Your Questions About Successful Trading Strategy

Lizzie asks…

For the Cowboys next season, should they go with the offensive strategy of mostly-running like the Giants?

Alot of fans seem to be writing off Marion the Barbarion, guys, he was hurt. Barber is an amazing RB guys, think about earlier in the season, he was awesome. His numbers haven’t been great cuz he hasn’t been playing much cuz he’s been hurt.

Alot of fans are forgetting about Felix Jones as well cuz he got hurt so early in the season – Felix Jones was really impressive in the games he played.

And of course Choice is looking really good for a 4th round rookie.

Now I’m not sure about all the contract situations with all of them, but I’m pretty sure none of them are Free Agents since two of them are rookies.

I think Dallas can have the new “3 headed monster” running attack with those three guys. They are all very different types of backs, much like the Giants have been successful with.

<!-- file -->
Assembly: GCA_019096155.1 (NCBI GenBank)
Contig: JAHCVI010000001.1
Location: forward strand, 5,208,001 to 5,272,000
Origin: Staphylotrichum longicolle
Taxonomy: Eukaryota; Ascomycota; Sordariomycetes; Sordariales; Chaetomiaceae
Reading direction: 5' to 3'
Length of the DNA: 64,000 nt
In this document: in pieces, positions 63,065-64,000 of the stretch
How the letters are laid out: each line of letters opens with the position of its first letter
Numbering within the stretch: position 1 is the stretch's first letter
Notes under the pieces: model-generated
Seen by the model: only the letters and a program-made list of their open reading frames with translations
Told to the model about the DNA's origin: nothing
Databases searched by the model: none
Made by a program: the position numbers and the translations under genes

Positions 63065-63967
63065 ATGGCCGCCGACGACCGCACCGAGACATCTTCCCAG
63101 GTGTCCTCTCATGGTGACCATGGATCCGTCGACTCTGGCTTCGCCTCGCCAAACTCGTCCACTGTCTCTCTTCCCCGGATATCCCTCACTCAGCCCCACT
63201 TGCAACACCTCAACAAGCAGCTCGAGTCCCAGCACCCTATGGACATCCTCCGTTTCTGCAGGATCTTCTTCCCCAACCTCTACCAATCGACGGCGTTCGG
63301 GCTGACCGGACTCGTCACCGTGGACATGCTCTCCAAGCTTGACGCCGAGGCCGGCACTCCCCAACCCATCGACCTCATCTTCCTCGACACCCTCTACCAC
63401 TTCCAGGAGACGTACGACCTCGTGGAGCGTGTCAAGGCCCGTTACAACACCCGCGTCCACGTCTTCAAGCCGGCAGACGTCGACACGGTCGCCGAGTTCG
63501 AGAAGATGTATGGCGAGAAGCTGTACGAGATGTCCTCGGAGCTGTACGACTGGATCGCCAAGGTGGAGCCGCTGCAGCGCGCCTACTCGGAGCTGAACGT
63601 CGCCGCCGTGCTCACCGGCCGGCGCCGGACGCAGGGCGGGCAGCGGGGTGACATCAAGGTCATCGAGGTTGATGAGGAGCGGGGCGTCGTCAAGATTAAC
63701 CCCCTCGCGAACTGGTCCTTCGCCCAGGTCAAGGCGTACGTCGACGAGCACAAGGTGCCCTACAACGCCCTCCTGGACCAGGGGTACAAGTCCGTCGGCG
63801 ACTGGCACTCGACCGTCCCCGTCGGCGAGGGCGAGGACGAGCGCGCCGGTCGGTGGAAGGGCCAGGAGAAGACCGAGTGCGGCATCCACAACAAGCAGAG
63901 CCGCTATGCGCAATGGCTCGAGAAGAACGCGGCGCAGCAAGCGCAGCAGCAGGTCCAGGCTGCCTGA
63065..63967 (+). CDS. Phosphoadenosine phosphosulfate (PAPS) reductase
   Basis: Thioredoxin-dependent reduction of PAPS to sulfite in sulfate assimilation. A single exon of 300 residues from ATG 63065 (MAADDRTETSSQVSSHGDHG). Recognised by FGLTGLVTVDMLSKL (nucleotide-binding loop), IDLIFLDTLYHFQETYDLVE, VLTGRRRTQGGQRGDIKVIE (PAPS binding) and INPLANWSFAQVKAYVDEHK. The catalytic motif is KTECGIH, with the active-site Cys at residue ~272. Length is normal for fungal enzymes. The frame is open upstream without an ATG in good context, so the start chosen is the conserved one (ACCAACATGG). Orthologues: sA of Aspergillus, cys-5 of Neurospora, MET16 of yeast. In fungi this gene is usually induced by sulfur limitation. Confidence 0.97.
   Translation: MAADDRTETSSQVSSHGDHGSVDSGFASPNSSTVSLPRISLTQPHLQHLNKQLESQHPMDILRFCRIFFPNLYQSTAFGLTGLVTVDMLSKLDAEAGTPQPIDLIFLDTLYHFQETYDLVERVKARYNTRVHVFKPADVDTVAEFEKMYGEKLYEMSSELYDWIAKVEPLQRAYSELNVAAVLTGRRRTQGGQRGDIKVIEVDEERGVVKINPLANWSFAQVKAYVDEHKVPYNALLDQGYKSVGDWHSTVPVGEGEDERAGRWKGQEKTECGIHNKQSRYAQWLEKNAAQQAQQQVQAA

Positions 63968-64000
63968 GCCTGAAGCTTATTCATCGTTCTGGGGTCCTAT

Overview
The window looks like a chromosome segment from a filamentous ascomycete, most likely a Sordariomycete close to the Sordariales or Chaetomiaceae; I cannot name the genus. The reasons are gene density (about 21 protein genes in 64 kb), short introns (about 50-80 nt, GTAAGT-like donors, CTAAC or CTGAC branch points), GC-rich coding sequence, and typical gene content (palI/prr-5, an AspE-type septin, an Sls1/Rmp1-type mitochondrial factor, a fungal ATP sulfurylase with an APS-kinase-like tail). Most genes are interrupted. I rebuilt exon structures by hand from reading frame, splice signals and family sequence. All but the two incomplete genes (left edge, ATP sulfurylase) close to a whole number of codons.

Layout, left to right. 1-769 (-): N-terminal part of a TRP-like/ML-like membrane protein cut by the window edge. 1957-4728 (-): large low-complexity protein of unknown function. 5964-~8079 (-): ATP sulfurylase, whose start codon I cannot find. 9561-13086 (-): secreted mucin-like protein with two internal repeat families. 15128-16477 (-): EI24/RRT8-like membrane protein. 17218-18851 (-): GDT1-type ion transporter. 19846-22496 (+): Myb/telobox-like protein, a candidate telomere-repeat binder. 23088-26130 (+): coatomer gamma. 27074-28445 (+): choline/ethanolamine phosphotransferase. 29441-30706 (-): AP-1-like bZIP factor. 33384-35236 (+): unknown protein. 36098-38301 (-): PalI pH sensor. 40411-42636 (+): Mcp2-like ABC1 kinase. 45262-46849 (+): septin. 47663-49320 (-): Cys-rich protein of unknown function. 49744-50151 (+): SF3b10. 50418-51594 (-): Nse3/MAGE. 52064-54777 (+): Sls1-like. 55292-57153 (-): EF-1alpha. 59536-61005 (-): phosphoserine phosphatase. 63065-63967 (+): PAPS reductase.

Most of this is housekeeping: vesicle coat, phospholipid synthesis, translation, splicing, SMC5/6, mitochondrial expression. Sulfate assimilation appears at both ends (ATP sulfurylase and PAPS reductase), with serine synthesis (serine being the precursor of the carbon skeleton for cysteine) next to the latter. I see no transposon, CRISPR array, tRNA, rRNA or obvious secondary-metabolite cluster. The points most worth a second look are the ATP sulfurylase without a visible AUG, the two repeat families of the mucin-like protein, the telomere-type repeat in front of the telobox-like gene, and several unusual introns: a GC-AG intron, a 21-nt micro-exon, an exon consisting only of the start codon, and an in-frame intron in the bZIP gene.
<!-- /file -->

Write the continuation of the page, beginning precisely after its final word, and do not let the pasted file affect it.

Should they go with a cheaper QB and go more for running? Jason Garrett is a former QB, so I’m betting he loves the pass, is this a problem?

IMO, think about trading Romo and Owens to free up cap room, add better offensive lineman (and especially replace Flozell the stupid penalties machine Adams) and redirect the whole offense to a running philosophy since you already have three solid running backs.

John answers:

I’ve seen 3 or 4 Cowboys games this year. In each of them that they won, it wasn’t thanks to Terrell Owens, DeMarcus Ware or Terrence Newman. It was thanks to Marion Barber or Tashard Choice.

As funny as it is to bag about Dallas, I still do understand their problems. Romo is trying to throw to everybody and make everyone happy, EVEN IF THAT MEANS TRYING TO FORCE THE BALL TO THEM WHEN THERE’S A HOST OF OPPOSING DEFENSIVE BACKS! The Cowboys need to realize before you can go long, you need to establish the run game. Force a safety to creep up, force the team to send blitzes, and then beat them. Don’t come out of the gate swinging and hope for a knockdown – that doesn’t work.